ASCI releases the report for Influencer Advertising in Digital Media

The Advertising Standards Council of India (ASCI) released the Guidelines for Influencer Advertising in Digital Media to ensure that branded promotions on social media by influencers are transparent. The regulations went into force on June 14th, 2021. ASCI also developed ASCI. Social, an online resource for influencers and brands to learn about the standards and use as a tool to help them be more responsible and honest on their social media accounts. Because the field of influencer marketing in India is so wide, ongoing education and outreach initiatives are necessary to guarantee that the sector works together to build a strong and responsible digital ecosystem.
This report is based on ASCI's efforts to monitor this guideline from July to December 2021.

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ASCI began suo motto screening of social media sites and handling end-consumer complaints in July 2021, thanks to our relationship with Reech. We filtered roughly 5000 posts/stories/feeds from influencer handles over the course of six months. and have processed 719 posts that were deemed to be in violation of the criteria on the surface.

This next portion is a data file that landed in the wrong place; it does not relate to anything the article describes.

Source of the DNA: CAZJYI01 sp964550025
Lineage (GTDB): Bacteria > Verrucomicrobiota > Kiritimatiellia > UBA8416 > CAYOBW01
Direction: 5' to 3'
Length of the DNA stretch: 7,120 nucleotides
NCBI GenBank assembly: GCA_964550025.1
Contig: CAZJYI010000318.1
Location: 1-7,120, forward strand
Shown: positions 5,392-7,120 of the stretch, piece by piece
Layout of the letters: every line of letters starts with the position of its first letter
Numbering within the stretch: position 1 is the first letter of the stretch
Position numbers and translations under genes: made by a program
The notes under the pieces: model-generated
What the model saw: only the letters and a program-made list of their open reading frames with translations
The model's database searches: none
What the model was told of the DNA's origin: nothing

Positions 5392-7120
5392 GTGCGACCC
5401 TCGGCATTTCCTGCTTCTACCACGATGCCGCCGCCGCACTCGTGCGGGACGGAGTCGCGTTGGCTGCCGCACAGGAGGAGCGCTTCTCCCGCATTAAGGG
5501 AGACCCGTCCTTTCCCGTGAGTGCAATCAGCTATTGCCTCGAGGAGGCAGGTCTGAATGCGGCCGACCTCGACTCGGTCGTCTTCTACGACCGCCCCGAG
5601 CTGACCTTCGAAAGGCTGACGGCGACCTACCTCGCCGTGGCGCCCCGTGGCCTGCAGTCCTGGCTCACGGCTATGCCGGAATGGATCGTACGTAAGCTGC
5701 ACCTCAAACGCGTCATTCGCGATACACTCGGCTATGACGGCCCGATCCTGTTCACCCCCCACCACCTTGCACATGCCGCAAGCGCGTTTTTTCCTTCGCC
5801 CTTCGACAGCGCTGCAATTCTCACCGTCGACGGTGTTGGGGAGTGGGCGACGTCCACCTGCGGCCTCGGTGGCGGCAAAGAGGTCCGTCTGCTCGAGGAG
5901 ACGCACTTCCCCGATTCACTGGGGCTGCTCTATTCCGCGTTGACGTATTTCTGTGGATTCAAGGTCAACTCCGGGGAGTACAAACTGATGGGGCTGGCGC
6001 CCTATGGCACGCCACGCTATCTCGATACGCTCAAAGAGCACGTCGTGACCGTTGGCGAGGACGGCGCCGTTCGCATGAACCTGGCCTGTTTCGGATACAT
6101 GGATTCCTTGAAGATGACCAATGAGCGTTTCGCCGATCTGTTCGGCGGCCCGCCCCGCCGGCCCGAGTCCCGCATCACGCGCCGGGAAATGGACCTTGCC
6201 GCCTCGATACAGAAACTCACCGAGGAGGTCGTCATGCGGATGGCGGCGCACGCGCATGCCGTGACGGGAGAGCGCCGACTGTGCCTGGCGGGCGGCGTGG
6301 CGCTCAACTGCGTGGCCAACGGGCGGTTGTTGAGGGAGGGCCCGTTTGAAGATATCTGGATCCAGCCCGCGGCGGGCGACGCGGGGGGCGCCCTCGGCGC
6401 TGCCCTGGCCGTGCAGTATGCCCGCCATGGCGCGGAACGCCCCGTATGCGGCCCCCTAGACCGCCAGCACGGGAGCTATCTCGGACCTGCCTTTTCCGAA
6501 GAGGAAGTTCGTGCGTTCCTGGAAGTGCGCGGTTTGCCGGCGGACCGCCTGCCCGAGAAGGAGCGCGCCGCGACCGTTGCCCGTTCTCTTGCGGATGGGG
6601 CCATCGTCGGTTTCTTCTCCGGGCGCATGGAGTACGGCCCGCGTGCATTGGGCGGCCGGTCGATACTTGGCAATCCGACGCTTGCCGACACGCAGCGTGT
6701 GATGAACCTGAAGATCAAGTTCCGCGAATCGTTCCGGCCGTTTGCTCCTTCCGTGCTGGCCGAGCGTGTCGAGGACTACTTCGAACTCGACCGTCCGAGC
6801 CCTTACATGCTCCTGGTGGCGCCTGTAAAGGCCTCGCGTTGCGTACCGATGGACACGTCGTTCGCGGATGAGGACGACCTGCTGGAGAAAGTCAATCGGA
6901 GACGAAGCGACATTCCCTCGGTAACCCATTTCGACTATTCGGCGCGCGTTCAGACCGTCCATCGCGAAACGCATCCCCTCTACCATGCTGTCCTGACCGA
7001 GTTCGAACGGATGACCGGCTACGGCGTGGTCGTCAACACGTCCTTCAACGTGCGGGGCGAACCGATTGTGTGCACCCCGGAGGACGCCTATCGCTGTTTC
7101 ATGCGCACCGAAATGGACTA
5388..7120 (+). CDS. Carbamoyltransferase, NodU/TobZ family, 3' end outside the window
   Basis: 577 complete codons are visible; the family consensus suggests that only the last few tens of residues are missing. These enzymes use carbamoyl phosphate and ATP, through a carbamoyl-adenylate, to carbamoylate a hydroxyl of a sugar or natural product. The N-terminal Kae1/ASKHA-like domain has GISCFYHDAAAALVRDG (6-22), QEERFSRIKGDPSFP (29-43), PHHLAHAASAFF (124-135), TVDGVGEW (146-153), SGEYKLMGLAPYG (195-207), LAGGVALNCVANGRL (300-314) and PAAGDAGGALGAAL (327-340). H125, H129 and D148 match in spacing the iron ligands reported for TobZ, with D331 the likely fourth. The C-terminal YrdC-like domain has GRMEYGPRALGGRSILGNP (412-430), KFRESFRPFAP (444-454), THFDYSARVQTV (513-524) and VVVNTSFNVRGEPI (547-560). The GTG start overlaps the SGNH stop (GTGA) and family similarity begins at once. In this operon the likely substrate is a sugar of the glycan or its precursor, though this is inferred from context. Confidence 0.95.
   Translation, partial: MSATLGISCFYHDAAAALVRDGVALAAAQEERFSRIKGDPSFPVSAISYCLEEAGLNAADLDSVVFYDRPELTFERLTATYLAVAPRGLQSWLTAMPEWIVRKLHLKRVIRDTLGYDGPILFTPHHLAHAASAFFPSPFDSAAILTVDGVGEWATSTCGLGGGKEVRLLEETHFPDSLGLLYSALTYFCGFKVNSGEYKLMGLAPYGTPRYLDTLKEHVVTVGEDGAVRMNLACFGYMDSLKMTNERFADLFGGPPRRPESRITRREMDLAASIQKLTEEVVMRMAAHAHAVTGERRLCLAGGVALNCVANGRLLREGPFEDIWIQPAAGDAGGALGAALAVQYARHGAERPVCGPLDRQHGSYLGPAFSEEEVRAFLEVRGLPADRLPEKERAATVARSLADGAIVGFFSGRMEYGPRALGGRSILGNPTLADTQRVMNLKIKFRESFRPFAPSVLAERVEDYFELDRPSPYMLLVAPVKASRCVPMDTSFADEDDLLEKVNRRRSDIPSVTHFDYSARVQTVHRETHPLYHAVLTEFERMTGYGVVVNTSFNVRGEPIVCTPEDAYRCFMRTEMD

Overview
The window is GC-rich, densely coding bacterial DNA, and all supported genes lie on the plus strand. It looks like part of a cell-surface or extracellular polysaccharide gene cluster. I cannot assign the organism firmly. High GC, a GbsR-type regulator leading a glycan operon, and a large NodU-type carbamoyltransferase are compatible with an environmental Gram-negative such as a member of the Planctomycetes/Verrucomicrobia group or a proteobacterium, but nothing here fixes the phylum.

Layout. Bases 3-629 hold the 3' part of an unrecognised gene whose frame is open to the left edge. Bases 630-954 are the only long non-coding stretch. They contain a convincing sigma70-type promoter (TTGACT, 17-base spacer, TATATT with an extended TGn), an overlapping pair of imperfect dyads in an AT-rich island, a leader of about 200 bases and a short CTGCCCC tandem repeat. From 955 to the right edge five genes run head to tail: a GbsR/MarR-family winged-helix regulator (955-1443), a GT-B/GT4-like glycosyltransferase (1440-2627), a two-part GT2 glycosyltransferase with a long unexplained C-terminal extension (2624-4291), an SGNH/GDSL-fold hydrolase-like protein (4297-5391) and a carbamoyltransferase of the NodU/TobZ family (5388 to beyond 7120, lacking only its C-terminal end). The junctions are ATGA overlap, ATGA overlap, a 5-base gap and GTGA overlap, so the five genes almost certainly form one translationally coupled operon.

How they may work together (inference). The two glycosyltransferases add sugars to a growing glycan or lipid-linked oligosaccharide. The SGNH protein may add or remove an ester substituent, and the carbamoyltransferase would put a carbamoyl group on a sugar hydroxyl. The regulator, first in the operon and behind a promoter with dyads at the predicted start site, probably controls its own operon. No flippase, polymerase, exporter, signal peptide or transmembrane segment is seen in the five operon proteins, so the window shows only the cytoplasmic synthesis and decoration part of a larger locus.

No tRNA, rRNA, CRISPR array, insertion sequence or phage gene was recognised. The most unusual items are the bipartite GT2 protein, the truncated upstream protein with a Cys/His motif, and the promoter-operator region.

Out of the total complaints received, 21% were from end users, while the remainder were discovered on their own by our AI-based surveillance. End users have the most complaints about Instagram feeds and stories.

Out of the 719 posts reviewed, 577 (or 80%) influencers willingly altered or removed their posts, which is a great sign.

The Consumer Complaints Council of ASCI upheld 121 of the remaining 142 complaints, and influencers were requested to remove or modify their posts in response. Overall, Influencers complied with ASCI recommendations to the tune of 86%.


Ads without disclosures fell predominantly under four categories :
Fashion & Lifestyle (29%) Cosmetic (19%)
Food & Beverage (13%) & Personal Care (12%)


  • Absence of Disclosures
  • Inconsistency in disclosure: In Instagram stories, for example, while the initial story may carry a disclaimer, the subsequent stories may not.
  • Incorrect disclosure placement – the disclosure labels were not placed in a way that was easily visible to the audience; for example, to see the disclosure, the viewer had to scroll down or click read more.


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